GC: I understand you’re in possession of a certain historical typewriter, part of an obscure Adams House tradition. Please explain.
SP: Well I had just moved into the House and my sophomore advisor, Tim Smith, emailed me saying that he had something special to show me. I meet him in the House library and there on the table was an Underwood No. 3. He told me that a recently graduated senior [Antone Martinho ’13, past GC contributer –Eds.] had given the machine to him to pass on to a new sophomore. According to the senior, the typewriter had been passed down since the House’s founding. There is no documentation so the story is probably apocryphal, but thanks to the serial number, I was able to find out that the typewriter was produced in 1924!
GC: Still, regardless of the myth’s veracity, this particular typewriter has found a good home. We’re told you are quite a collector of antique typewriters, are you not? What’s their appeal?
SP: Typewriters are not standardized across models and that’s beautiful to me. Each model had a different function and it’s reflected in the machine. For example, up in my room in Claverly, I have a Smith-Corona Skyriter. It’s a perfect example of how the demands of post-war America led to new typewriters. Airline travel was becoming more common and young businessmen (or their assistants) couldn’t be flying around with those gargantuan typewriters used back in the office; so in comes Smith-Corona with the Skyriter—a sleek modern typewriter that fits perfectly under the airplane seat.
GC: But yours is more than just an attraction of function or form, is it not? You’ve refered to your “harem.”
SP: Back in high school, I had to write a blues song for a class. I ended up writing a rather salacious tune in which my typewriters were my various mistresses—each with her own needs and personality. One line went something to the effect of “you love it when my hands grab your…brass!” I’ve kept the mistress motif alive because I unfortunately cannot pledge myself to monogamy, at least when it comes to typewriters. I prefer to travel in search of new concubines for the typewriter harem that has become my room.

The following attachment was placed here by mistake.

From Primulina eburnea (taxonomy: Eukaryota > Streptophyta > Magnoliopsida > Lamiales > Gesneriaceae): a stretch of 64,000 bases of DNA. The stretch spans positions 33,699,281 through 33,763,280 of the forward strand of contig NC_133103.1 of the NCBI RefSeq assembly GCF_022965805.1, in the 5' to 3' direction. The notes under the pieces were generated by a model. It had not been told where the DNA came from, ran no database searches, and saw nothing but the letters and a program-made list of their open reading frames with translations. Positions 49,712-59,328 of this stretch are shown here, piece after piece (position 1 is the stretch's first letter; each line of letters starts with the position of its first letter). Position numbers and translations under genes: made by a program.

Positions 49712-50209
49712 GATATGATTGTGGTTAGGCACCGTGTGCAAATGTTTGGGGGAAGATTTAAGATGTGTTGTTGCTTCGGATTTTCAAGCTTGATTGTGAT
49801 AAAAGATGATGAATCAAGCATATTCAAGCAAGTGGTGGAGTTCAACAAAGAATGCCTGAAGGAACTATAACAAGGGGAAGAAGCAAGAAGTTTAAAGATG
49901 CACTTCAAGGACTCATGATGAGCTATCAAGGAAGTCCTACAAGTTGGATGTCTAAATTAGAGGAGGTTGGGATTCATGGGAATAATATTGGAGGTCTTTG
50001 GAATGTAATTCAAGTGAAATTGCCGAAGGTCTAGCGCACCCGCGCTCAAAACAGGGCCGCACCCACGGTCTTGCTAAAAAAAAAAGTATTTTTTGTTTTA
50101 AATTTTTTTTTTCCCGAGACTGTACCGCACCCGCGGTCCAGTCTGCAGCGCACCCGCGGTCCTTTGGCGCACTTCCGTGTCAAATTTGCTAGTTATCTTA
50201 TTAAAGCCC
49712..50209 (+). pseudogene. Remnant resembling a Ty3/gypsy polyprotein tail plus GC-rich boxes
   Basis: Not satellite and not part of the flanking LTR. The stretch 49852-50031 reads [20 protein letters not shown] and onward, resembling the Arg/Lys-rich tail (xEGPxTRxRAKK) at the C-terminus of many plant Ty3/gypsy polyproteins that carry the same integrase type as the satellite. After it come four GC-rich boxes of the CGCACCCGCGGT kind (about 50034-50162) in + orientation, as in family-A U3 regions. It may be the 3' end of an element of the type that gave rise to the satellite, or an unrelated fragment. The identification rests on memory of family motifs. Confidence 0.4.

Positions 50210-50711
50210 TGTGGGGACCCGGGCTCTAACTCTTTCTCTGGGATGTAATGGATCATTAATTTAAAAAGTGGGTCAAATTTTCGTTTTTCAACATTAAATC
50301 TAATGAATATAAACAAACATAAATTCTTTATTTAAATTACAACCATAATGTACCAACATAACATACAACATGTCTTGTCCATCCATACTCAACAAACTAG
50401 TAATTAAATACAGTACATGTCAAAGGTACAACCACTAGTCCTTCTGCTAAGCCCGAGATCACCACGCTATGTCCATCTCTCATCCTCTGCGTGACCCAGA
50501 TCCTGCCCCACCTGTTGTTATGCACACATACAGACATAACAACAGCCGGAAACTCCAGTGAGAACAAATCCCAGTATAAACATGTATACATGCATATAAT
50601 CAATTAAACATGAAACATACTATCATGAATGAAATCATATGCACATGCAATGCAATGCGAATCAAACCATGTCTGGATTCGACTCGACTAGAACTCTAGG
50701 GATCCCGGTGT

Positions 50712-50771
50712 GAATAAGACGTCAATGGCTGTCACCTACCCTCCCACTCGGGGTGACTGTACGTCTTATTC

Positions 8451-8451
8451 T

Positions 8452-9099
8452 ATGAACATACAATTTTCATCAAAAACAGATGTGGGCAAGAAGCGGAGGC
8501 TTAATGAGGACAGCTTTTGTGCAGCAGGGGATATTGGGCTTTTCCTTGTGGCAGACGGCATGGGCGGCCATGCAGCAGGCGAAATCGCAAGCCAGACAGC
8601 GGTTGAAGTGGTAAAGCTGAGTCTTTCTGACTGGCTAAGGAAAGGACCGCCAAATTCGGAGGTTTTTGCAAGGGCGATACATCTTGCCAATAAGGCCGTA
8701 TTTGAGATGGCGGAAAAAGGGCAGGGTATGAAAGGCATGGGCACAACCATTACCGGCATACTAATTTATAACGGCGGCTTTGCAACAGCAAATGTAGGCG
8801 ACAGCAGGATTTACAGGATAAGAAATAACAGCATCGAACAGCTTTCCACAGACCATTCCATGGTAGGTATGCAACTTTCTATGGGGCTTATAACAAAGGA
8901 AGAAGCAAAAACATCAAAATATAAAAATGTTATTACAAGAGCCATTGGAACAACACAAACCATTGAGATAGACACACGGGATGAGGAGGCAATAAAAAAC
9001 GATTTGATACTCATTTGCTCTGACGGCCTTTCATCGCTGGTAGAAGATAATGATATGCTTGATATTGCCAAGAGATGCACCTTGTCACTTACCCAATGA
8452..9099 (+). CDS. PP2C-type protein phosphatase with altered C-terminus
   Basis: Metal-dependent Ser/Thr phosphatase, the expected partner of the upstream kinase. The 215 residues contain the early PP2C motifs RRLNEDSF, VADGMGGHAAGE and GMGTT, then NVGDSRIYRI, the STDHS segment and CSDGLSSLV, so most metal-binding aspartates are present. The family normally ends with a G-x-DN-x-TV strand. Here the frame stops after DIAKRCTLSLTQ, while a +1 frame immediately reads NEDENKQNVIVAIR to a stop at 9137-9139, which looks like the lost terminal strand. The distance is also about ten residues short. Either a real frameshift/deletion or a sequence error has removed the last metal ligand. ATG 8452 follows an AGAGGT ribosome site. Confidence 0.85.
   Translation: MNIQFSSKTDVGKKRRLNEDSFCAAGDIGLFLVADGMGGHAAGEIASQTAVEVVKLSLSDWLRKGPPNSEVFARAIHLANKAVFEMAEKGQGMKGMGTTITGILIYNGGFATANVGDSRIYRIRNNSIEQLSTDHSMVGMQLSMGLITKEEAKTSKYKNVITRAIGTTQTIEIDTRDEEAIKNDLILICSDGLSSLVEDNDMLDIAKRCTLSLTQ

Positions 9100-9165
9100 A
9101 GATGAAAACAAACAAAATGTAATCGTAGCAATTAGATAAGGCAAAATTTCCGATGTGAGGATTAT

GC: Young man, We’re thinking you should consider yourself very lucky that parietal rules are no longer in effect. Just how many “ladies” have you stashed up in Claverly?
SP: Only two (soon to be three) at Adams, but eight more in my bedroom back home. A relatively small harem, as harems go.
GC: Somehow, Santiago, you strike us as not-your-average Adams House sophomore. Well, let’s rephrase: “even more unusual than your average Adams sophomore.” Tell us a bit about your background.
SP: I was born in Colombia but I’ve grown up in the suburbs of Atlanta. My parents have always been of the belief that traveling is a critical part of education so I have been fortunate to have been able to travel to many countries. It’s on these trips that I have acquired many of my typewriters. I bought my first typewriter in a small village in the south of France and since then I make it a point to always come home with a typewriter much to the annoyance of the TSA and customs agents.
GC: You’re something of a passionate historian, and a bit of a political activist as well. Tell us about it.
SP: I am a slave to passions but the one that captivates me the most is history. Here at Harvard, I am concentrating in History and the professors that I have been exposed to have shown me that history is a beautiful art that must be shared with the world. I have many muses in my life, but the one I find myself invoking the most is Clio. If it were up to me to set the curriculum (Mr. Obama, please don’t hesitate to call), I would make comprehensive historical study a core tenet. As for politics, I am on the board of the Harvard College Democrats and am an unabashed liberal. The existential question that keeps me up at night is whether I would rather have a walk on the beach at sunset with Bill or Hillary. The Harvard Dems have had great successes in helping to elect strong progressives and I have made some of my closest friends in the Dems.
GC: Your call for the next election? The match-up?
SP: Hillary Clinton and Jeb Bush.
GC: We’re placing our bets on Hillary and Chris Christie, but we’ve been known to be wrong before. Still, can’t imagine Jeb Bush. Care to place a small wager? 5 bucks?
GC: We’ll expect a typed check.